Treason, Accents, and Outdoor Play
Past Present Episode 140
In this episode, Natalia, Neil, and Niki debate the definition of treason, the significance of linguistic accents, and a new practice of prescribing outdoor play.
Here are some links and references mentioned during this week’s show:
- President Trump’s behavior at his joint press conference with Vladimir Putin has earned him the epithet of “traitor” by many critics. Niki referenced this article at the Washington Post’s “Made By History” by Gail Savage.
- Roberto Rey Agudo’s New York Times op-ed made the provocative case that “Everyone Has an Accent.” Natalia referred to this Bustle article about “the chameleon effect,” and Neil cited this Chicago Reader article about the Chicago accent. Natalia recommended this New York Times article about Hollywood dialect coaches and the rise of accuracy in portraying regional accents onscreen.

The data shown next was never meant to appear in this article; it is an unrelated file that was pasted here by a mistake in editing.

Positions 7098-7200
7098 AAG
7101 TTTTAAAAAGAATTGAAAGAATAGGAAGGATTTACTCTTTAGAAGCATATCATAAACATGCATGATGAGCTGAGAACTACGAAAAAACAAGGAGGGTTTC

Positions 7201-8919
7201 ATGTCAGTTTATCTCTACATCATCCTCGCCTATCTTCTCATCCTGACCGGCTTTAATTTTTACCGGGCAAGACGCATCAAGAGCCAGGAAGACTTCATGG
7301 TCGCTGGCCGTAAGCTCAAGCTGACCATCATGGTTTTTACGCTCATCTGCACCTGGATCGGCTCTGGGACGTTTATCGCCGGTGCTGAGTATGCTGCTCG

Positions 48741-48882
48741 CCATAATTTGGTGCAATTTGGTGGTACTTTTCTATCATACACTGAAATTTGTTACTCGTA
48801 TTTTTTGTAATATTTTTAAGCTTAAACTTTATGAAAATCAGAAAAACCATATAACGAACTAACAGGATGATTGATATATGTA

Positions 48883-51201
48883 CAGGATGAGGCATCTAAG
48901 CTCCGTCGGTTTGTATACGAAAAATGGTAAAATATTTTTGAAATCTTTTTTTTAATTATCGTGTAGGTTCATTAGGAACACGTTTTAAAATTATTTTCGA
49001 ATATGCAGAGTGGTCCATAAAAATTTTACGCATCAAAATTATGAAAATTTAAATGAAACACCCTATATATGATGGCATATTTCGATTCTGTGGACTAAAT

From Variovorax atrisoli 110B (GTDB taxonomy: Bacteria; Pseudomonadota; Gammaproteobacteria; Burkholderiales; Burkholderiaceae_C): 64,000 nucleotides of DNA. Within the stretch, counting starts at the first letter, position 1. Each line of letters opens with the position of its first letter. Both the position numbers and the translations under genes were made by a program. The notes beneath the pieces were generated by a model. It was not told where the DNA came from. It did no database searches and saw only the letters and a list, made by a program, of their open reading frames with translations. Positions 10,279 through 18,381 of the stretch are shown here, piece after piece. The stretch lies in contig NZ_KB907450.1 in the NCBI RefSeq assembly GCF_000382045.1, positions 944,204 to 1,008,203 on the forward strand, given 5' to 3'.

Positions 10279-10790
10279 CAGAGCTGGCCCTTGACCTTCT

- Some doctors are writing prescriptions for children to engage in outdoor play.
In our regular closing feature, What’s Making History:
- Natalia shared about the launch of the new feminist press, Dottir, and one of its first titles, a children’s book called Not My Idea.
- Neil discussed the history of double negatives.
- Niki commented on the death of John Stormer who she wrote about in her Washington Post “Made By History” article, “How The Right Became Addicted to Conspiracies.”